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That guru of programs for the the HP41, JM Baillard, recently sent to me some routines to solve first and secondorder ODEs by the Bullrisch Stoer method, and I have some interest in adapting them for the 49G series, since, to be frank, I am really pretty underwhelmed with the builtin differential equation solver of my 48G and 49G+. Baillard's programs work really well on the 41series and are lightning fast when I run them (no modification necessary) in Free42 both on PC and my Palm TX, so I am interested to see how the algorithm fares on the 49G+
I am finding that translating RPN to RPL is not for the faint of heart, and I am wondering if anyone out there knows if someone has already devised BullrischStoer ODE solvers for the 49G series. I don't mind a little challenge, but I don't want to completely reinvent the wheel.
Les
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Make sure you have checked the items at the link below.
http://www.hpcalc.org/search.php?query=differential
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Thank you! I have done a more specific search of hpcalc.org and haven't come up with anything that specifically refers to BullrischStoer. Perhaps some of the package you have have found implement it as an option, but in that case I expect the author(s) would have made specific mention in the description. Will take a look at some of the documentation of the routines and see what turns up.
Les
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Hi everyone,
I have not ( yet? ) written a BulirschStoer program for the HP48
( it's in the pipeline for the HP41 to solve systems of ODEs )
but I think that the builtin RKF is quite good.
In my RKF menu, there are
'X' for the variable
'Y' for the function(s)
'F' for the routine that must calculate dY/dX
'tol' to specify the tolerance
'DIF' that contains the short program
<< { X Y F } tol ROT RKF DROP2 Y >>
For example, to solve the system
dy/dx = yzu y(0)=1
dz/dx = x(y+zu) z(0)=1
du/dx = xyzu u(0)=2
Store 0 in 'X'
Store the vector [ 1 1 2 ] in 'Y'
 10^(11) in 'tol'
and store the following subroutine in 'F'
<< Y OBJ> DROP > Y Z U
<< Y Z U * * NEG
Y Z + U  X *
X Y * Z U *  3 >ARRY
>>
>>
Then to compute y(1) z(1) u(1) place 1 in the stack ( level 1 )
and press the [DIF] key
It gives in 77 seconds
y(1) = 0.258207906452
z(1) = 1.15762398074
u(1) = 0.842178311747
It seems difficult to do faster in RPL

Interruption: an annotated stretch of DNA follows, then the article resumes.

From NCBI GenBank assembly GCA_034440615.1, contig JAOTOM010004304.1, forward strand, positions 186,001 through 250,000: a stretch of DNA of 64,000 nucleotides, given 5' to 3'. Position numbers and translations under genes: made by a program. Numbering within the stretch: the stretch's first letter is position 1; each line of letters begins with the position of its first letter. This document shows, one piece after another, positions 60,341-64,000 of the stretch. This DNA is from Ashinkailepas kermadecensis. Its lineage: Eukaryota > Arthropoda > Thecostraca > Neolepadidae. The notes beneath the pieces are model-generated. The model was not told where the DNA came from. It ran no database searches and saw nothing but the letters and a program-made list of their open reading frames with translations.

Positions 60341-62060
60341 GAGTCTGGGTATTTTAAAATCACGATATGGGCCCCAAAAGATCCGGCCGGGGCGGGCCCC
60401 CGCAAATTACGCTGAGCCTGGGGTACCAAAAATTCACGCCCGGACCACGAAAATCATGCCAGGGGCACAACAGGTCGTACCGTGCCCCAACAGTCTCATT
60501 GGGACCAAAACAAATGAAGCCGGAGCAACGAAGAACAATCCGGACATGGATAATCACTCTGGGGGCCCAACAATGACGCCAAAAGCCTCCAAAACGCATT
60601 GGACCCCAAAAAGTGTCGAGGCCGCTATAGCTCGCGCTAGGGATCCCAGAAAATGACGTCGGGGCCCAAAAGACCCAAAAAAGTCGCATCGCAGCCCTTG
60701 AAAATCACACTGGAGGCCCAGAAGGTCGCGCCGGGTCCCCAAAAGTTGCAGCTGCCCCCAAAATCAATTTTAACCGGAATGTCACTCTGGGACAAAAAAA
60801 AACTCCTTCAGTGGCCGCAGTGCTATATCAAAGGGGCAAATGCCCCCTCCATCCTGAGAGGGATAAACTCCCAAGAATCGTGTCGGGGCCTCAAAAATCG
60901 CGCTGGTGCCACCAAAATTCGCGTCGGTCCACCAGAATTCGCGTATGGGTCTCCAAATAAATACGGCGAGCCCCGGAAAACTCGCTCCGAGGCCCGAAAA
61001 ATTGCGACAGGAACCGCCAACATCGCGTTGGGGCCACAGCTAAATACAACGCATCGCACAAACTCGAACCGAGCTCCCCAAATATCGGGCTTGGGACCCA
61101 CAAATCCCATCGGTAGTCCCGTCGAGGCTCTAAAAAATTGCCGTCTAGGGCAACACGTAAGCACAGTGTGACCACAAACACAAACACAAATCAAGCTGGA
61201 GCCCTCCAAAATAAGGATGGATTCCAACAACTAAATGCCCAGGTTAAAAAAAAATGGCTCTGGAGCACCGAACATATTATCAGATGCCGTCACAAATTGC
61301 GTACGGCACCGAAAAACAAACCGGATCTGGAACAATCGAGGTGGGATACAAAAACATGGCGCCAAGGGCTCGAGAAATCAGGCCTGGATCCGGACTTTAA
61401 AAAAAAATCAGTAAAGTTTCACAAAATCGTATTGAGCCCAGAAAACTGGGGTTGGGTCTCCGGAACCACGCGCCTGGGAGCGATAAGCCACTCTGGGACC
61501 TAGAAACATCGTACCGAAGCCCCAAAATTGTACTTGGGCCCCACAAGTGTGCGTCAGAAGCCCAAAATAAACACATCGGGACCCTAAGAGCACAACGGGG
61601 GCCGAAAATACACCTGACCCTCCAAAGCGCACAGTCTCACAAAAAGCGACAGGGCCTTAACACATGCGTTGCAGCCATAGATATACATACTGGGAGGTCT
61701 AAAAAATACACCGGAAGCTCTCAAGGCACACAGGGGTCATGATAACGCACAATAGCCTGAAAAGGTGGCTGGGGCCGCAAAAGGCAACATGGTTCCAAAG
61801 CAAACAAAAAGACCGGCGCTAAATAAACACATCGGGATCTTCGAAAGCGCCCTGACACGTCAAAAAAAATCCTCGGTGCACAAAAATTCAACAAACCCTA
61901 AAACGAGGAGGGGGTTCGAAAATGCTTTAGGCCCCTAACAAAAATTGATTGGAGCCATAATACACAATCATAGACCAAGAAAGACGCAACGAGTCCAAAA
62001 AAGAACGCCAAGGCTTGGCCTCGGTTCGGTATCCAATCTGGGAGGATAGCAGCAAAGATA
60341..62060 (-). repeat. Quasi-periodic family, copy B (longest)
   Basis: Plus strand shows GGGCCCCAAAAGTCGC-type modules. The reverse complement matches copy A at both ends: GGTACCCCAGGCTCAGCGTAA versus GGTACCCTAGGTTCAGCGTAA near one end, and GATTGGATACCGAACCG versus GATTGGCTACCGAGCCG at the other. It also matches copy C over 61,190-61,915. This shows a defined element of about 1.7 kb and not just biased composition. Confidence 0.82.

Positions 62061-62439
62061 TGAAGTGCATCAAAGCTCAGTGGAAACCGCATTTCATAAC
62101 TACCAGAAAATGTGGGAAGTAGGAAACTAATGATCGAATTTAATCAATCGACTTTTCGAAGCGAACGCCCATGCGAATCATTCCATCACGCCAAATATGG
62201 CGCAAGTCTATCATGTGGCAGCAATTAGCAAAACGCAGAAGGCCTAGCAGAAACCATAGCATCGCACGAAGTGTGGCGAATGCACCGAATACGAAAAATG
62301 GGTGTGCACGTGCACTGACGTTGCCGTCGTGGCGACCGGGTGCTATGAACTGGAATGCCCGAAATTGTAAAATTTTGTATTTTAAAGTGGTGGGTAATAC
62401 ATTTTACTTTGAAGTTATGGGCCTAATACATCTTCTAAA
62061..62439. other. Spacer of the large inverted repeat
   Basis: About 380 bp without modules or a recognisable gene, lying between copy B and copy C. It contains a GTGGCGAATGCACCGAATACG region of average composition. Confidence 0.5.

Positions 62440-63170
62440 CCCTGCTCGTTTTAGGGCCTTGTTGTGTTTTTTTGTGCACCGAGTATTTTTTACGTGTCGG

I've written an 'RK8' program for the HP48
that uses an 8thorder RungeKutta method
and it yields almost the same results in 65s
with stepsize = 0.1 but there is no errorestimate.
Les, thank you for your appreciation
but am I really a guru ? just an amateur.
Regards,
JMB.
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This is amazing! Quite ingenious.
The simple system given as an example on pages 195 and 196 of the HP48G User's Guide led me to believe that the calculator could handle vectorvalued equations only when the arrays in question consisted of static numeric constants. Your example demonstrates that the builtin ODE integrator can indeed handle a broader range of problems provided that the equations are set up correctly and the derivative vector is computed "on the fly" as your procedure F does.
Thanks for sharing this with us. It helps me put more faith in the HP49+ RungeKutta ODE integrator, and I will experiment with it a bit more before embarking on the daunting task of BulirschStoer for the HP48/49. My RPL skills aren't nearly that good yet.
Les
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Quote:
The simple system given as an example on pages 195 and 196 of the HP48G User's Guide
Just a little more info for those who may not know what I am talking about.
The Guide provides as an example the ODE y'' = .5y' + .5y + .5t + 1 with initial condition y(0) = 0 and y'(0) = 0. The example renders this equation as vector equation w' = fw*w + c*(.5t+1), where w = [y y'], fw = [[0 1] [.5 .5]], and c = [0 1].
JMB's approach to this problem would render the desired F subroutine as merely
<< Y OBJ> DROP > Y Z
<< Z
X Y Z + + 2 / 1 +
2 ARRY>
>>
>>
and store 0 in X and [0 0] in variable Y before executing the little routine DIF. This of course solves the system
dy/dx = z y(0) = 0
dz/dx = (x + y + z)/2 + 1 z(0) = 0
which is equivalent to the original second order ODE.
I find JMB's approach much easier to follow.
Les
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Quote:
I find JMB's approach much easier to follow.
Just for the record, I should point out that the entry for RKF in the 49G+ AUR does NOT explicitly mention that the solution can be a vector. Nor does the lengthier description in the User's Guide on page 1670 make this clear. One can infer it from the sample problem given on page 1664 which uses a Solve dialog box rather than a command line solution. I suspect there are a lot of functions in the 48 and 49 series calculators whose full power and scope are not fully and clearly disclosed. I never would have known how to use RKF in this way had JMB not pointed it out.
Les
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Quote:
It gives in 77 seconds
y(1) = 0.258207906452
z(1) = 1.15762398074
u(1) = 0.842178311747
My 49G+ returns the exact same result with your very same parameters in about 45 seconds. I would gather that the 50G is just as fast.
The solution appears much more quickly for less demanding tolerance levelse.g., the default of .0001, or 1e8.
Les
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Quote:
Les, thank you for your appreciation
but am I really a guru ? just an amateur.